Go to the Globe and Mail homepage

Jump to main navigationJump to main content

Greenpeace and others led campaign that features YouTube videos of a chocolate-covered orangutan toe in a Kit Kat wrapper.
Greenpeace and others led campaign that features YouTube videos of a chocolate-covered orangutan toe in a Kit Kat wrapper.

Food

Kit Kat spat goes viral despite Nestlé's efforts Add to ...

Now you see it, now you don't. Wait: Now you do.

A global game of Whack-a-Mole broke out Wednesday on the Internet when YouTube removed a gruesome anti-Nestlé commercial by Greenpeace after the multinational food giant complained, only to have viewers flock to the video-sharing site Vimeo.com, where the spot became an instant cause célèbre because of the reputed censorship.

The 60-second video depicts a bored office worker enjoying a Kit Kat, which rather than being the popular chocolate-hazelnut ladyfinger-style confection, appears to be a chocolate-covered ape finger. As he munches on the treat, it oozes blood over his chin and across his keyboard, shocking his co-workers. "Have a break?" reads the on-screen text. "Give the orangu-tan a break."

Controversial video: (warning - graphic content)

<object width="400" height="225"><param name="allowfullscreen" value="true" /><param name="allowscriptaccess" value="always" /><param name="movie" value="http://vimeo.com/moogaloop.swf?clip_id=10236827&server=vimeo.com&show_title=1&show_byline=1&show_portrait=0&color=&fullscreen=1" /><embed src="http://vimeo.com/moogaloop.swf?clip_id=10236827&server=vimeo.com&show_title=1&show_byline=1&show_portrait=0&color=&fullscreen=1" type="application/x-shockwave-flash" allowfullscreen="true" allowscriptaccess="always" width="400" height="225"></embed></object><p><a href="http://vimeo.com/10236827">Have a break?</a> from <a href="http://vimeo.com/greenpeaceuk">Greenpeace UK</a> on <a href="http://vimeo.com">Vimeo</a>.</p>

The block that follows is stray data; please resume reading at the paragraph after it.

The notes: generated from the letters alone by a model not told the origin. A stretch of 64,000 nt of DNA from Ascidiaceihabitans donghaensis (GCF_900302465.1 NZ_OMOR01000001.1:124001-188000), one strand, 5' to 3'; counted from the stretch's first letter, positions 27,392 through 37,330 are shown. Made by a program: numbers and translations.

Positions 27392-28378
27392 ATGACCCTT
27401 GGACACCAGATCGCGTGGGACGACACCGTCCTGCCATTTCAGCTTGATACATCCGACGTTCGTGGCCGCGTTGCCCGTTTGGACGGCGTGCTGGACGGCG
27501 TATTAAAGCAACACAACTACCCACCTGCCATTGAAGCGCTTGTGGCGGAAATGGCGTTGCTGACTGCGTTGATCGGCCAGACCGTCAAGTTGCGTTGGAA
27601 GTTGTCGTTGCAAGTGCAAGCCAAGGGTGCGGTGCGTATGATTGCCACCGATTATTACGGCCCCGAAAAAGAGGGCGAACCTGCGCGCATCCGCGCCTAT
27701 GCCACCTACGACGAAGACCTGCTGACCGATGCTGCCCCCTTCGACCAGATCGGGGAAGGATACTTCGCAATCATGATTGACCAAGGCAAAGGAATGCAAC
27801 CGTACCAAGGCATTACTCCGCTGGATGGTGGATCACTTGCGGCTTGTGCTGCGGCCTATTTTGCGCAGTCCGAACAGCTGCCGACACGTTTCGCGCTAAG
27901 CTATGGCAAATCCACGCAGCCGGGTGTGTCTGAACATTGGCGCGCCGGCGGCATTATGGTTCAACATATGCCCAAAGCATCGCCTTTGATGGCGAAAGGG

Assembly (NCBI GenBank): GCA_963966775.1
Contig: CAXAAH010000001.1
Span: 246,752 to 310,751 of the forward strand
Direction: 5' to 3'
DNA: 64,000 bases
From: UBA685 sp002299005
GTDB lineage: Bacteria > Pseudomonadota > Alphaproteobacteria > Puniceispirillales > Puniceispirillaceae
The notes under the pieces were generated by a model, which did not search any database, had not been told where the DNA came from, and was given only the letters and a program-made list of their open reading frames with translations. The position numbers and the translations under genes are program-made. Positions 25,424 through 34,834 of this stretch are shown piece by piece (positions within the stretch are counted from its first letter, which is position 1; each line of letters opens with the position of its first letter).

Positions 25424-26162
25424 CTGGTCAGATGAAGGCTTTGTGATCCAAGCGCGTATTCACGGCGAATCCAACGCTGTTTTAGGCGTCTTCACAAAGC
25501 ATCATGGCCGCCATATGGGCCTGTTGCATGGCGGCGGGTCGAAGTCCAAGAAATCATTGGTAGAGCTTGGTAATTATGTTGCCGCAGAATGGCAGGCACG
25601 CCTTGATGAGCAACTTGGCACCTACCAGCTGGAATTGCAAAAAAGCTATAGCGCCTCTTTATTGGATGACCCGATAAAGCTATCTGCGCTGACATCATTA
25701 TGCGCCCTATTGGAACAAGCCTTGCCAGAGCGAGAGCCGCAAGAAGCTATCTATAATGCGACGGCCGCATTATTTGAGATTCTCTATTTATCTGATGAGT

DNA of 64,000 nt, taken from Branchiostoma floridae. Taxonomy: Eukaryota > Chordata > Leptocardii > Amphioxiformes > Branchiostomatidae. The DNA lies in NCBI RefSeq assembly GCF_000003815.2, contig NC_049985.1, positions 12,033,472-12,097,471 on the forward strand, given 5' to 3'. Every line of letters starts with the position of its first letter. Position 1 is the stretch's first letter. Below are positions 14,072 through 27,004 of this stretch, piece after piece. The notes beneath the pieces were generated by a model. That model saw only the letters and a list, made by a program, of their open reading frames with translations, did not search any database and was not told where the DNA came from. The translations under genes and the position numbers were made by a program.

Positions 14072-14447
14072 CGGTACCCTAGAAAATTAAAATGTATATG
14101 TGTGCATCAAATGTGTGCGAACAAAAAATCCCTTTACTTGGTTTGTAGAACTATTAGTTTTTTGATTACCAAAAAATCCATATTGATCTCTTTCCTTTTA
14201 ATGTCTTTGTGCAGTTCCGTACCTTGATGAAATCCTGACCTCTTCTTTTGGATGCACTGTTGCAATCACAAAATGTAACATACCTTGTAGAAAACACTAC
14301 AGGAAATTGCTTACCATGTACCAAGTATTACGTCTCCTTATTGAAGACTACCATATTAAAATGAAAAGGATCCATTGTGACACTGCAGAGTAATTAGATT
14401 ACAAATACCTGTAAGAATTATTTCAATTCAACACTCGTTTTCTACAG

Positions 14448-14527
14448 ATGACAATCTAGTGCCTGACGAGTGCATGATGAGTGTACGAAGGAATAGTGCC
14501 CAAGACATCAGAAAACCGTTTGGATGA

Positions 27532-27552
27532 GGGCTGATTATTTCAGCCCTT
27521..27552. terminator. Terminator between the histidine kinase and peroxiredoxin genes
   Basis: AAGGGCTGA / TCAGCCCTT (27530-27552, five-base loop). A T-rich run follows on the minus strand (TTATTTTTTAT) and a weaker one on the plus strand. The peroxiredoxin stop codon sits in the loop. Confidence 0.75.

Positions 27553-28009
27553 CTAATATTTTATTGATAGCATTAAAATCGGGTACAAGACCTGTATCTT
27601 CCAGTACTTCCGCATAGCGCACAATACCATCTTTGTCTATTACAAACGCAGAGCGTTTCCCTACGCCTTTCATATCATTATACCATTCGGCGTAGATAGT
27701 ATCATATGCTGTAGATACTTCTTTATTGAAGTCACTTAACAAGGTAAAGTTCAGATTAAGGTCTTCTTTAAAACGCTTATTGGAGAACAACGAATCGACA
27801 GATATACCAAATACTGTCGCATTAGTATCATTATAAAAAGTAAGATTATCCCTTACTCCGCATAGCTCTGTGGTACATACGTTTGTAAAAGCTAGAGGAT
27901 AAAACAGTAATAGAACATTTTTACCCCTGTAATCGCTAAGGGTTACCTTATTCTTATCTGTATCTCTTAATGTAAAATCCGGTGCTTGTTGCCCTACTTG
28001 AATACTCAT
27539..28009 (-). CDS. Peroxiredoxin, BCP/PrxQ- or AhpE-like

The call refers to allegations that Nestlé SA buys palm oil from companies destroying the Indonesian rain forests in order to plant oil palms. Nestlé Canada uses palm oil in Kit Kat, Rolo, Butterfinger and Coffee Crisp.

The video was posted to the Web at the same time a handful of protesters paraded in front of the Croydon headquarters of Nestlé U.K., wearing orangutan costumes and carrying signs that had the word "Killer" executed in the familiar red-on-white Kit Kat font.

Other protesters unfurled large signs that mimicked a Kit Kat ad and read "Give me a break."

The protest might have fallen flat if Nestlé had ignored it. Instead, after the video had been seen by fewer than 1,000 viewers, it was forced from YouTube and replaced with the statement: "This video is no longer available due to a copyright claim by Société des Produits Nestlé S.A."

Greenpeace quickly re-posted it to Vimeo.com and sent out word about the video's suppression via Twitter and other social media, where users attacked Nestlé both for its heavy-handedness and lagging environmental practices. Many mockingly noted they wouldn't have heard of the issue if Nestlé had not had the video pulled, while others pledged to boycott the company.

The protest action highlighted yesterday's release of a Greenpeace report alleging that Nestlé and the Indonesian industrial giant Sinar Mas, which supplies the food company with palm oil and is also a major pulp-and-paper supplier, are "partners in crime," whose actions may lead to the destruction of hundreds of thousands of hectares of rain forest. "Not only are these areas key habitat for orangutans, but also crucial carbon stores; the destruction of these areas is a major cause of Indonesia's rocketing carbon emissions," Greenpeace stated.

The organization added that Sinar Mas has already been dropped by Unilever, Kraft, Sainsbury and Shell.

A few hours after the video was posted to the Web, Nestlé said in a statement issued from its Swiss headquarters that it had "replaced the Indonesian company Sinar Mas as a supplier of palm oil with another supplier for further shipments," and insisted that no palm oil from Sinar Mas had been used outside Indonesia. Still, it acknowledged that it could not guarantee that Sinar Mas palm oil wasn't finding its way into the shipments of other suppliers it used.

"We share the deep concern about the serious environmental threat to rain forests and peat fields in South East Asia caused by the planting of palm oil plantations," the company said.

Nestlé recently announced its commitment to using only "Certified Sustainable Palm Oil" by 2015, when it said sufficient quantities should be available.

Follow on Twitter: @simonhoupt

 

In the know

Most popular videos »

Highlights

More from The Globe and Mail

Most popular